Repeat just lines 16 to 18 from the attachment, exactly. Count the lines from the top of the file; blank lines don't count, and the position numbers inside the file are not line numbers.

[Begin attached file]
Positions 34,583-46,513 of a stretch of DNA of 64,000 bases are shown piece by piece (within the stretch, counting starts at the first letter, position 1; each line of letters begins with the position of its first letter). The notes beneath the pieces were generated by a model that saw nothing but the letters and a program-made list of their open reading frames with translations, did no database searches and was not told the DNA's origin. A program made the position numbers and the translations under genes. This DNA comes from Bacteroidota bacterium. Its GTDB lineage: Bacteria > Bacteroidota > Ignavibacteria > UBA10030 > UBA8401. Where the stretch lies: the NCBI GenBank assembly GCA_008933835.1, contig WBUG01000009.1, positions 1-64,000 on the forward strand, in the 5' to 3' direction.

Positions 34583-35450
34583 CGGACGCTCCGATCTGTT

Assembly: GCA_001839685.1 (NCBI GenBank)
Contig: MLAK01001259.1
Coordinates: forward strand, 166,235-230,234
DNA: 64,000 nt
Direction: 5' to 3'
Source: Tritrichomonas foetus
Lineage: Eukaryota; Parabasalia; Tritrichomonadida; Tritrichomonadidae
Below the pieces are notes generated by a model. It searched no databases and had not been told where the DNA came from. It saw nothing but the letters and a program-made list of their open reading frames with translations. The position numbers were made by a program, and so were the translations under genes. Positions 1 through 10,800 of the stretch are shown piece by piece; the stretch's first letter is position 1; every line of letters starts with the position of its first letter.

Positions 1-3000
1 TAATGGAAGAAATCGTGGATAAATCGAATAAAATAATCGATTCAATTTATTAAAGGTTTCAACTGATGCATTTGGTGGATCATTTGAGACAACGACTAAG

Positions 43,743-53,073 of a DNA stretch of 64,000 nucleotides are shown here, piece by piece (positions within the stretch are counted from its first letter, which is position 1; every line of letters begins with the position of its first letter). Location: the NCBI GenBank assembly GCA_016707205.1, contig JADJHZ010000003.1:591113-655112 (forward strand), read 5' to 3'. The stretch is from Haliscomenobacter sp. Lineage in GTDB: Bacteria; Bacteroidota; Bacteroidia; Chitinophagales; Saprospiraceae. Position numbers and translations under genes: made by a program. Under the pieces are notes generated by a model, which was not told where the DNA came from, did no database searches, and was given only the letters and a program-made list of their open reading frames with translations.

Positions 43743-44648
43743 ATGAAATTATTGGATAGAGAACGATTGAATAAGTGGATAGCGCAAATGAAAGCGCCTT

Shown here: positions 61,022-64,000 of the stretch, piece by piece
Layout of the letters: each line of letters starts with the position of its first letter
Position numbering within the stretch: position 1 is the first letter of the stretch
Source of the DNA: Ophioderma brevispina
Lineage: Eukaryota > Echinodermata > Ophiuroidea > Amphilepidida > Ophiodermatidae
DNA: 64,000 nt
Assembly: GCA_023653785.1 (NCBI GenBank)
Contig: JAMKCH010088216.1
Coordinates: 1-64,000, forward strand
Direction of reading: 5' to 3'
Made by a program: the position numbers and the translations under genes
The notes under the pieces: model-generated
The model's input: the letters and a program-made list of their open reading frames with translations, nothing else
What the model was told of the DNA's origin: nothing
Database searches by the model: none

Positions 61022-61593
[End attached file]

43743 ATGAAATTATTGGATAGAGAACGATTGAATAAGTGGATAGCGCAAATGAAAGCGCCTT

Shown here: positions 61,022-64,000 of the stretch, piece by piece
Layout of the letters: each line of letters starts with the position of its first letter